The High-Life Is in High Demand
|By Tony Sagami|
I’m the right age but I was a sorry excuse for a yuppie.
You remember the yuppies, don’t you? ‘Yuppie’ was a quasi-derogatory title for young, educated, arrogant baby boomers that wore expensive designer labels, drove BMWs and danced at Studio 54.
I’m not young anymore, but even when I was, I never embraced the yuppie lifestyle.
Click here to see full-sized image.
Most of my college buddies, who are now very successful white-collar professionals, fit the yuppie stereotype to a tee.
They live in big houses, drive luxury cars, wear designer clothes, send their children to private schools, take lavish vacations and eat out at fancy restaurants all the time.
I can afford it, but I’ve never owned a foreign sports car, I wear a Timex instead of a Rolex, I’d rather drink a Coors Light than a glass of Pinot Noir, I don’t golf, and my idea of the perfect vacation is hiking around Glacier National Park.
In short, I’ve always lived a modest lifestyle.
I learned that from my parents, who always lived below their means and steadily stashed away money. And they pounded that lesson into my head and the heads of my siblings.
I will forever be the son of a simple vegetable farmer.
But there are millions of lavish living professionals all around the world. From couture fashion to high-end automobiles, living the high life is more popular than ever.
Luxury Car Brands See Insatiable Demand
Rolls-Royce Motor Cars revealed its order books are full, and that buyers are still lining up for its cars, which start around $300,000 and go much higher from there.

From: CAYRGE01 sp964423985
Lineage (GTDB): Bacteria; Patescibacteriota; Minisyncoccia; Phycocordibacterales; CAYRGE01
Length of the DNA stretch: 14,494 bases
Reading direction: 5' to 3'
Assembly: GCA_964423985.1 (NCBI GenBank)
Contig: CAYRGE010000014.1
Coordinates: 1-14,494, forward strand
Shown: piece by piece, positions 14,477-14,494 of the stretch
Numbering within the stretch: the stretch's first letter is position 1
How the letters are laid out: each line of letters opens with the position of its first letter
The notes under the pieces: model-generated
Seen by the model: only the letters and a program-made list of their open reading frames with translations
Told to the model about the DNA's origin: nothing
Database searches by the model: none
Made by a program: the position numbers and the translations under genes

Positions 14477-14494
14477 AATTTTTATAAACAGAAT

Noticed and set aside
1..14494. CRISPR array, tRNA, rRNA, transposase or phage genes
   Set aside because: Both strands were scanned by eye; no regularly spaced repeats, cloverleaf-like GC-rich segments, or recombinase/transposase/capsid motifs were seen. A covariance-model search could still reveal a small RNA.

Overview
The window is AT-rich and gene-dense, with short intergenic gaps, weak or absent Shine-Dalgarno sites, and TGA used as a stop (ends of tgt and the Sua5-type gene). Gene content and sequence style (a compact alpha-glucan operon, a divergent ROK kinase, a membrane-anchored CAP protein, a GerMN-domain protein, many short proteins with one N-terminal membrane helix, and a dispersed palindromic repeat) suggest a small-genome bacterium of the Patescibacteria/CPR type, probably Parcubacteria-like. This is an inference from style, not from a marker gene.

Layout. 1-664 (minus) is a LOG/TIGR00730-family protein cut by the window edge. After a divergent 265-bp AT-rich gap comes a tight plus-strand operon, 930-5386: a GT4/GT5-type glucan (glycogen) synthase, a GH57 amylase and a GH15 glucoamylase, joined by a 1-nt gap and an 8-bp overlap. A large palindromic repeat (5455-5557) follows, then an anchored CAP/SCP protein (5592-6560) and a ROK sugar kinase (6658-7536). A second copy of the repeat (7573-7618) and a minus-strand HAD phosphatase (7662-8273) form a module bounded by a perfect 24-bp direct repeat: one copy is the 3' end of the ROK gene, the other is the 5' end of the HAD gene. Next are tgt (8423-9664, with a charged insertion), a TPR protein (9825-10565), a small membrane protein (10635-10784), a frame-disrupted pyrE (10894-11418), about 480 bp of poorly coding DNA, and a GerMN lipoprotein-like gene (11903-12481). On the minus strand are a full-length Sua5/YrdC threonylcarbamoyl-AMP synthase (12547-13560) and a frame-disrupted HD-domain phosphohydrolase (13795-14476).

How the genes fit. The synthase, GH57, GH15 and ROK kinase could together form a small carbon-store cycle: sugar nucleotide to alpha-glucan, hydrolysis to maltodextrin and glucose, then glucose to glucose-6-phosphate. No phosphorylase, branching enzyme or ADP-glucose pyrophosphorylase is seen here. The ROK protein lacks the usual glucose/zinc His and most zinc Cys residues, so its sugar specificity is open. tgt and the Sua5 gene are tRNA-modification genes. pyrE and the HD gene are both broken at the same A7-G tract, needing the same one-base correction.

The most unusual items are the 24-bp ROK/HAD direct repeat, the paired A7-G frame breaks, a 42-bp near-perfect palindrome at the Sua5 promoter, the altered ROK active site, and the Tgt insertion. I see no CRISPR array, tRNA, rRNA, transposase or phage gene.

Last month at the Monterey–Pebble Beach Car Week auction, sales reached $469 million, nearly $120 million over last year and over $70 million more than the Monterey all-time high hit in 2015.
The demand for luxury electric vehicles is especially hot. BMW sold 6,900 EVs in the U.S. this year, including more than 4,300 in Q3. The all-electric BMW i4 M50 is sold out until Q2 of 2023.
Mercedes Benz CEO Ola Kallenius said, “I really believe that in this decade, we will flip from being based upon high tech internal combustion engines to going dominant electric, if not all electric, in the luxury segment.”
Full disclosure: My Disruptors & Dominators members are happy owners of Tesla stock.
And don’t forget that all those EVs are powered by batteries made with lithium. Go back and read my Oct. 7, 2022, article about my trip to Chile, where I visited the biggest source of lithium in the world.
If you’re more of a mutual funds investor, take a look at the Global Luxury Goods fund (USLUX), which includes Tesla and BMW in its top 10 holdings.
USLUX also owns luxury parent brands Richemont (Cartier, IWC, Chloe); LVMH Moet Hennessy (Louis Vuitton, Dior, Fendi, Tiffany); Kering (Gucci, Saint Laurent, Balenciaga) as well as Hermès and Estée Lauder.
While the rich keep putting more and more money into the companies that cater to them, you can invest in those same companies as a profit strategy and make money.
As always, be sure to conduct your own due diligence beforehand.
All the best,
P.S. Dr. Martin Weiss and one of our crypto analysts who picked the last big bottom just showed members how to spot the NEXT big bottom. Find out how by clicking here.